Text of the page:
By Sarina Bhutani
As Jay B settles into a late-night Zoom call from a conference room in Seoul, he is stoic as ever — the epitome of Capricorn energy. However, just ahead of the release of his first solo venture, the K-R&B star is facing a mix of emotions. Regardless of the massive success of debut solo single “Switch It Up,” which has topped the charts in 44 countries since its release in May, Jay B has not yet felt relief. “The feeling of success hasn’t marinated fully in me yet,” he tells MTV News. “The nervousness is still intact. The anxiety is still intact.”
As fans already know, before there was Jay B, there was JB, the leader of effervescent boy band Got7. After debuting in 2014 with “Girls, Girls, Girls,” the group worked steadily to become one of the most sought-after groups of their generation, releasing five studio albums, 15 EPs, and nearly 30 singles before parting ways with their label, JYP, at the turn of the new year. It makes sense that the excitement felt ahead of this release can feel, as he says, “more [like] a comeback than an industry debut.”
Though he has entered the next phase of his career, he looks back on that early time with Got7, of which he remains a member, with pride: “Being in Got7 is such a huge part of my career. It’s initially what shaped me as an artist.” However, when asked about the most important thing he took away from that experience, he smiles. “What still lingers even today, is… the hand gestures,” he says through laughter as he points aggressively with both hands at the camera. “That’s definitely what I took away from Got7.”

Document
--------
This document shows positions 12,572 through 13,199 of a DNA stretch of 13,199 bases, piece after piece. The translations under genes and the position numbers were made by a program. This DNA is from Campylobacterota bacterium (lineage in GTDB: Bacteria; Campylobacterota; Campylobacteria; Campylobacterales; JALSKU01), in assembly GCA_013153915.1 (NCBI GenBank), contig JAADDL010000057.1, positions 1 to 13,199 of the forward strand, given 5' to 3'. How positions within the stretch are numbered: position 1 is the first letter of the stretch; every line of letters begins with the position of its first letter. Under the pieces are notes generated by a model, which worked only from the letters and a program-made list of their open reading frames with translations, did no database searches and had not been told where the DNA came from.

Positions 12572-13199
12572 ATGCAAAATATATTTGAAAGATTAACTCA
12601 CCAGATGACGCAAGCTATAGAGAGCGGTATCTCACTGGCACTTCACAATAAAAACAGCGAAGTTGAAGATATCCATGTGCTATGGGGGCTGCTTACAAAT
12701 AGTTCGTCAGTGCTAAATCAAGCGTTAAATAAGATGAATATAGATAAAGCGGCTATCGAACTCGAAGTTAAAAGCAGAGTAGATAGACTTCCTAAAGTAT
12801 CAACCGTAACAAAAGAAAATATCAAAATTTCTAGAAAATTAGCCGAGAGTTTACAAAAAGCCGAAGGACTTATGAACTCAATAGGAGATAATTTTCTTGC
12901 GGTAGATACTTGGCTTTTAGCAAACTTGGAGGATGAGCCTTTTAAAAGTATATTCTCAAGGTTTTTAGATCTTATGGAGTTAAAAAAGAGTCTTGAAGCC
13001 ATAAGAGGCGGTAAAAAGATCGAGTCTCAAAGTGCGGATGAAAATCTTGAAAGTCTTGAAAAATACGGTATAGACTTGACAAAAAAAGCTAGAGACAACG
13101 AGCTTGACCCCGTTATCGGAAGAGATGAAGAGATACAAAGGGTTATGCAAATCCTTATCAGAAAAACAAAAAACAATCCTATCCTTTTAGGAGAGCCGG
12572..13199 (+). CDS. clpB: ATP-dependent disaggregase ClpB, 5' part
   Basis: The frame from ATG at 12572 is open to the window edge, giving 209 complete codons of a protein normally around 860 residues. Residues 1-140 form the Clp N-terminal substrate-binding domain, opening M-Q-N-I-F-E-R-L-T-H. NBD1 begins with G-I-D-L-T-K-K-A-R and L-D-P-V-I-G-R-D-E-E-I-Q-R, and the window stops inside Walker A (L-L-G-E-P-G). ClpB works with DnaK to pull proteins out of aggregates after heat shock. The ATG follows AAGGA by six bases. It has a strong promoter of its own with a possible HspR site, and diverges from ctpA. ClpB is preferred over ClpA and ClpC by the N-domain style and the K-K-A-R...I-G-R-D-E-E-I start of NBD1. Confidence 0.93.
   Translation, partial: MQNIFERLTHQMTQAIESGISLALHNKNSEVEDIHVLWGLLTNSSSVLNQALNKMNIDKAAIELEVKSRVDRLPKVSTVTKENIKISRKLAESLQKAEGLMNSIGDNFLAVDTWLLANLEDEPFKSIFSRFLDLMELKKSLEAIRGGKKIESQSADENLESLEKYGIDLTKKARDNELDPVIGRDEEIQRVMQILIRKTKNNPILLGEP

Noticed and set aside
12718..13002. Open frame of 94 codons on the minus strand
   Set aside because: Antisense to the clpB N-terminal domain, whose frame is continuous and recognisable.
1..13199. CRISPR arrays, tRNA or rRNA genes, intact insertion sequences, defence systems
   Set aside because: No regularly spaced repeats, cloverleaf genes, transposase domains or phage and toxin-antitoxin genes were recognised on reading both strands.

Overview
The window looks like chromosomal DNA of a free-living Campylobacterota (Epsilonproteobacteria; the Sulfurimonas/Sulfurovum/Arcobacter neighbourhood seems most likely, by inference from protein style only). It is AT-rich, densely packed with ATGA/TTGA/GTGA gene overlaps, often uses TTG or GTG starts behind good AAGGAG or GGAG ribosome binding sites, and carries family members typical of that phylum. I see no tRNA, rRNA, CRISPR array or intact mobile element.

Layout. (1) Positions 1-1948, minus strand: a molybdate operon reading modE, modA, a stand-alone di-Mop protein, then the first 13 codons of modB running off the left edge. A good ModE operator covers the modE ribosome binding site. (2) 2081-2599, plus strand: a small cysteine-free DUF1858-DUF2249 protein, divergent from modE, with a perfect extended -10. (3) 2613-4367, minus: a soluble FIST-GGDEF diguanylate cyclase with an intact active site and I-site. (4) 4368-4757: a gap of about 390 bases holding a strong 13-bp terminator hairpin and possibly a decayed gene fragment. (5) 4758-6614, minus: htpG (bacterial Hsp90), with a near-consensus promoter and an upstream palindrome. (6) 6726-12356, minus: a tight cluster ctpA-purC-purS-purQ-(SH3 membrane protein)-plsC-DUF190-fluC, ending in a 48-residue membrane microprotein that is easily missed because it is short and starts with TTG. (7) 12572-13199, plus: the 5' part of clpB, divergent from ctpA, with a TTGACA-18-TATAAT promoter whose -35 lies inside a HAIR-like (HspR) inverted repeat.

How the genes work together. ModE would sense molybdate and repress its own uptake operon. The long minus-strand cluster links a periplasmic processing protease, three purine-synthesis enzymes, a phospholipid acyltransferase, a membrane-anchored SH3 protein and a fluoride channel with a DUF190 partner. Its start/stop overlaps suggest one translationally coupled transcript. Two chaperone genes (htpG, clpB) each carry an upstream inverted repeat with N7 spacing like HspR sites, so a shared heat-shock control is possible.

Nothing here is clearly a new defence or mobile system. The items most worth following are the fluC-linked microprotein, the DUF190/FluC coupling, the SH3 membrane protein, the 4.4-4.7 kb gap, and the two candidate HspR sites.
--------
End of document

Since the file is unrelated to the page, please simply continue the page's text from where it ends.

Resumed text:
Despite some of the idol-isms that remain, much about Jay B has changed. He’s ditched the aegyo, the cutesy gesticulations and expressions often required of K-pop idols, at least for now: “The aegyo is still in there! My heart is bigger than ever and I’m open to it all, so if I needed to, I could still do aegyo, but… not today.” However, in leaving some things behind, he’s discovered himself to be a chameleon now, someone who can “mold into different characters and alter egos.” You see that best on his new EP Somo:Fume, out today (August 26). His first full solo project since joining Jay Park’s H1ghr Music earlier this year, Somo:Fume is different from what fans are used to from Jay B, but it’s still totally and completely his. Below, he tells MTV News about his reinvention and bringing Somo:Fume to life.
MTV News: You’ve said in the past that, since going officially solo, you feel you have more artistic freedom. How do we see that in these songs?
Jay B: The freedom that I feel is that my ideas, my creativity, and my direction does not get lost in translation and doesn’t get lost in the shuffle. It doesn’t get overridden by other people’s opinions. Now, my creativity is becoming more of a reality. It’s not that I have the freedom to do whatever I want with my music — that’s not it. It’s just that my ideas are being more prioritized here, and I feel like you see that in my songs.
MTV News: These songs seem a lot more personal to you. For example, you’ve opened up recently about your mental health struggles, which we see in the song “Paranoia.”
Jay B: I think you definitely see that freedom in this case. With “Paranoia,” it’s not really the most positive topic. It’s really personal and worrisome. But this time around, I wanted to open up and be more honest, versus before, I would think, maybe this is not the right thing to do. I would second guess all my steps and decisions. But now, even though it’s a sensitive topic, I wanted to open up on my own free will.
MTV News: Even though you’ve taken a break from being in a traditional group, you’ve kind of entered a new one since joining H1gher Music. Does it feel like you’re part of a new team?